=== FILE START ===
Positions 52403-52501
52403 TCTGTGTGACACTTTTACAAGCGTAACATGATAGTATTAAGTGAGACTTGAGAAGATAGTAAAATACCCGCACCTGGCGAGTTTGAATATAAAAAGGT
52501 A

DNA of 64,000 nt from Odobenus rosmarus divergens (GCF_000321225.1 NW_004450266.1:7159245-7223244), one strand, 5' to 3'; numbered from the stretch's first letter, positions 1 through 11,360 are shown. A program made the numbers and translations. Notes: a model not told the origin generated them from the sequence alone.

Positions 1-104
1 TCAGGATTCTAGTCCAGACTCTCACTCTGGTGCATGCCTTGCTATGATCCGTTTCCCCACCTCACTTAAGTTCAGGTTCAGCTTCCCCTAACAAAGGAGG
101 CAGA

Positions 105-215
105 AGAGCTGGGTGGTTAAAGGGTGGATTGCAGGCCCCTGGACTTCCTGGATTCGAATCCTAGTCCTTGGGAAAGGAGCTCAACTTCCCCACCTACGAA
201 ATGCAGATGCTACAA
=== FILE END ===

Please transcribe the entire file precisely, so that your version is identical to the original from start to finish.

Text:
Positions 52403-52501
52403 TCTGTGTGACACTTTTACAAGCGTAACATGATAGTATTAAGTGAGACTTGAGAAGATAGTAAAATACCCGCACCTGGCGAGTTTGAATATAAAAAGGT
52501 A

DNA of 64,000 nt from Odobenus rosmarus divergens (GCF_000321225.1 NW_004450266.1:7159245-7223244), one strand, 5' to 3'; numbered from the stretch's first letter, positions 1 through 11,360 are shown. A program made the numbers and translations. Notes: a model not told the origin generated them from the sequence alone.

Positions 1-104
1 TCAGGATTCTAGTCCAGACTCTCACTCTGGTGCATGCCTTGCTATGATCCGTTTCCCCACCTCACTTAAGTTCAGGTTCAGCTTCCCCTAACAAAGGAGG
101 CAGA

Positions 105-215
105 AGAGCTGGGTGGTTAAAGGGTGGATTGCAGGCCCCTGGACTTCCTGGATTCGAATCCTAGTCCTTGGGAAAGGAGCTCAACTTCCCCACCTACGAA
201 ATGCAGATGCTACAA